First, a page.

Rather than configure live-backup groups, you can colocate backup brokers in the same JVM as another live broker. In this configuration, each live broker is configured to request another live broker to create and start a backup broker in its JVM.

Figure 16.4. Colocated live and backup brokers

HA Colocated

You can use colocation with either shared store or replication as the high availability (HA) policy. The new backup broker inherits its configuration from the live broker that creates it. The name of the backup is set to colocated_backup_n where n is the number of backups the live broker has created.

In addition, the backup broker inherits the configuration for its connectors and acceptors from the live broker that creates it. By default, port offset of 100 is applied to each. For example, if the live broker has an acceptor for port 61616, the first backup broker created will use port 61716, the second backup will use 61816, and so on.

Directories for the journal, large messages, and paging are set according to the HA policy you choose. If you choose shared store, the requesting broker notifies the target broker which directories to use. If replication is chosen, directories are inherited from the creating broker and have the new backup’s name appended to them.

This procedure configures each broker in the cluster to use shared store HA, and to request a backup to be created and colocated with another broker in the cluster.

Procedure

  1. Open the first broker’s <broker-instance-dir>/etc/broker.xml configuration file.
  2. Configure the broker to use an HA policy and colocation.

    In this example, the broker is configured with shared store HA and colocation.

    <configuration>
        <core>
            ...
            <ha-policy>
                <shared-store>
                    <colocated>
                        <request-backup>true</request-backup>
                        <max-backups>1</max-backups>
                        <backup-request-retries>-1</backup-request-retries>
                        <backup-request-retry-interval>5000</backup-request-retry-interval/>
                        <backup-port-offset>150</backup-port-offset>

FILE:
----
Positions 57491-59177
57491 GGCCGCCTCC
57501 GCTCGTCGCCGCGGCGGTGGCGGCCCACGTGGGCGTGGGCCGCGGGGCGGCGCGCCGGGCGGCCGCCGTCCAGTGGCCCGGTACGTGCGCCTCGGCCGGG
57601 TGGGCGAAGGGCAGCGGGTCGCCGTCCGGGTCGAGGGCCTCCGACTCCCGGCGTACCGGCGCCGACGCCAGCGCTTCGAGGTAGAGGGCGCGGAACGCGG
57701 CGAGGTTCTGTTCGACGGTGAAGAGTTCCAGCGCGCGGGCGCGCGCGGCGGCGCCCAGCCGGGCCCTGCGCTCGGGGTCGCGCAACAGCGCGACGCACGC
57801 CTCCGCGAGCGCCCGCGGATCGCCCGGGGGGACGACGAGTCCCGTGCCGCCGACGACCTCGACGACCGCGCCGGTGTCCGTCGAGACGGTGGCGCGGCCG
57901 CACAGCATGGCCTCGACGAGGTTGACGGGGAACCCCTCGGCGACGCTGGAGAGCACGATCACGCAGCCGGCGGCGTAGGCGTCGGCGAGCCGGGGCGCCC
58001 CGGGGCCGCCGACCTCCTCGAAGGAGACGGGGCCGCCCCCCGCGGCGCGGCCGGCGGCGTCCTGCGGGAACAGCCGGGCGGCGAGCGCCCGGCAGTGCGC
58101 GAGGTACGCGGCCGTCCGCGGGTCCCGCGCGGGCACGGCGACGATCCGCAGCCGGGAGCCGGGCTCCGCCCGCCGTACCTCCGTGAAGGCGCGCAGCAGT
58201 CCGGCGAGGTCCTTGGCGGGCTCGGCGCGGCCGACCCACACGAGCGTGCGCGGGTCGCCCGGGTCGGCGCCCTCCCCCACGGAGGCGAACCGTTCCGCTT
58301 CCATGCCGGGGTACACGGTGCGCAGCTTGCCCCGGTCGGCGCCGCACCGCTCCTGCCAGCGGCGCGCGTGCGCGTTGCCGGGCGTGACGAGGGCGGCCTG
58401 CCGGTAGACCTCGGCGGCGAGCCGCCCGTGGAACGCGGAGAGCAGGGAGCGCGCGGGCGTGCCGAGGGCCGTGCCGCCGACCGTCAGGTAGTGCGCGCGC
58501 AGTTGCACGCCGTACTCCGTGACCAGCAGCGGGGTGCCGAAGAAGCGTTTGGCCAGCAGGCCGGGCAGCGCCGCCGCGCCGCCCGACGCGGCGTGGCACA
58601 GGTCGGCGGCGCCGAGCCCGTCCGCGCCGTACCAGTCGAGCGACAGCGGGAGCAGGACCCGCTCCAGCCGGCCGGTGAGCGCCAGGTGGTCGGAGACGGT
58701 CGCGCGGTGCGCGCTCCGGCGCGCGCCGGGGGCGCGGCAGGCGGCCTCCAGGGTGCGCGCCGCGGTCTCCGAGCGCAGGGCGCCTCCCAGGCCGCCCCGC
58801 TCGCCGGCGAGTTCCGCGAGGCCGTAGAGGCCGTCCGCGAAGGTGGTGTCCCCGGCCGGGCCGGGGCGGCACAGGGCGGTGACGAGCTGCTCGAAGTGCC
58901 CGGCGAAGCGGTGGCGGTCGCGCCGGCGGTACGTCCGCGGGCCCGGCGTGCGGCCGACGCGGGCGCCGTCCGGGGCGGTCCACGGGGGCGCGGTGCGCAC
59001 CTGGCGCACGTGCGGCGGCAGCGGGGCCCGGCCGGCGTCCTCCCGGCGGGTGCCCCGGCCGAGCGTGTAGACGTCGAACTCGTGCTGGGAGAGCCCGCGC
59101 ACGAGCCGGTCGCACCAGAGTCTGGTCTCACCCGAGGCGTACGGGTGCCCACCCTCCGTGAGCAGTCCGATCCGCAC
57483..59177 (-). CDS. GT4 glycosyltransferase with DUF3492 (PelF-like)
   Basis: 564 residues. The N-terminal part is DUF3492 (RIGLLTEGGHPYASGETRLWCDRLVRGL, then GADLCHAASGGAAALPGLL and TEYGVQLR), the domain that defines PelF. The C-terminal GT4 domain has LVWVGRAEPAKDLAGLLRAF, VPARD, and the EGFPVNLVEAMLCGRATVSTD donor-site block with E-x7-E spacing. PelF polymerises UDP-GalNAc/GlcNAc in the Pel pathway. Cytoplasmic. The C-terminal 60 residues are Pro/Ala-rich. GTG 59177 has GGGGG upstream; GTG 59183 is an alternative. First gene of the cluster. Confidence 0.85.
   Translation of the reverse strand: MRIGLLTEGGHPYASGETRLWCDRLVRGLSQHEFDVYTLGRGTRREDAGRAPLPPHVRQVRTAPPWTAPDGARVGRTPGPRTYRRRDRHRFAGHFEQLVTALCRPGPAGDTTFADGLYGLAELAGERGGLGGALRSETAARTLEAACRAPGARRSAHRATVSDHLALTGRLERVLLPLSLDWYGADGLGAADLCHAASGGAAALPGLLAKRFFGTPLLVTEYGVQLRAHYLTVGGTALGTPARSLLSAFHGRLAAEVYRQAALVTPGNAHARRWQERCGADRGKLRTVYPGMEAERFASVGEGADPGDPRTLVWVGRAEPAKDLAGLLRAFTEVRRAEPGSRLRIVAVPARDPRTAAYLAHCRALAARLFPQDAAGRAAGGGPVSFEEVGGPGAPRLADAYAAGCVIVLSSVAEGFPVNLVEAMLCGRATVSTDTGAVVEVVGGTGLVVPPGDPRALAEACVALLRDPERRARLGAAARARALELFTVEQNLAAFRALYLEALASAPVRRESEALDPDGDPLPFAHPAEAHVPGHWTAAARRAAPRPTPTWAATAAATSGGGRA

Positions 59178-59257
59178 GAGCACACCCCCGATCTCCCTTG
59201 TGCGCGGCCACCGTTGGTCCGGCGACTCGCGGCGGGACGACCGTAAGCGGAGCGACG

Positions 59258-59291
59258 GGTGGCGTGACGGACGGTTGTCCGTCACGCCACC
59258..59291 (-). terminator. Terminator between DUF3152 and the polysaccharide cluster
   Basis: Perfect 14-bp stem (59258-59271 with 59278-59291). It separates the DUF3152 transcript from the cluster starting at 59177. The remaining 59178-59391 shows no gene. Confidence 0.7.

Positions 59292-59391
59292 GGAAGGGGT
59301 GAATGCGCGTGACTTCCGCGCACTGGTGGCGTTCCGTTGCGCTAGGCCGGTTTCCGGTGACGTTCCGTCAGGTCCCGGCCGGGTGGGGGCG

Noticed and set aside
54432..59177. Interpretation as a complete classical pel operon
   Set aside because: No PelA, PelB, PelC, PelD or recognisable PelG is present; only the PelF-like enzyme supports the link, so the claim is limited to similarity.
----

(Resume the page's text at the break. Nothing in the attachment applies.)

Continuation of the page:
<excludes>
                            <connector-ref>remote-connector</connector-ref>
                        </excludes>
                        <master>
                            <failover-on-shutdown>true</failover-on-shutdown>
                        </master>
                        <slave>
                            <failover-on-shutdown>true</failover-on-shutdown>
                            <allow-failback>true</allow-failback>
                        </slave>
                    </colocated>
                </shared-store>
            </ha-policy>
            ...
        </core>
    </configuration>
    request-backup
    By setting this property to true, this broker will request a backup broker to be created by another live broker in the cluster.
    max-backups
    The number of backup brokers that this broker can create. If you set this property to 0, this broker will not accept backup requests from other brokers in the cluster.
    backup-request-retries
    The number of times this broker should try to request a backup broker to be created. The default is -1, which means unlimited tries.
    backup-request-retry-interval
    The amount of time in milliseconds that the broker should wait before retrying a request to create a backup broker. The default is 5000, or 5 seconds.
    backup-port-offset
    The port offset to use for the acceptors and connectors for a new backup broker. If this broker receives a request to create a backup for another broker in the cluster, it will create the backup broker with the ports offset by this amount. The default is 100.
    excludes (optional)
    Excludes connectors from the backup port offset. If you have configured any connectors for external brokers that should be excluded from the backup port offset, add a <connector-ref> for each of the connectors.
    master
    The shared store or replication failover configuration for this broker.
    slave
    The shared store or replication failover configuration for this broker’s backup.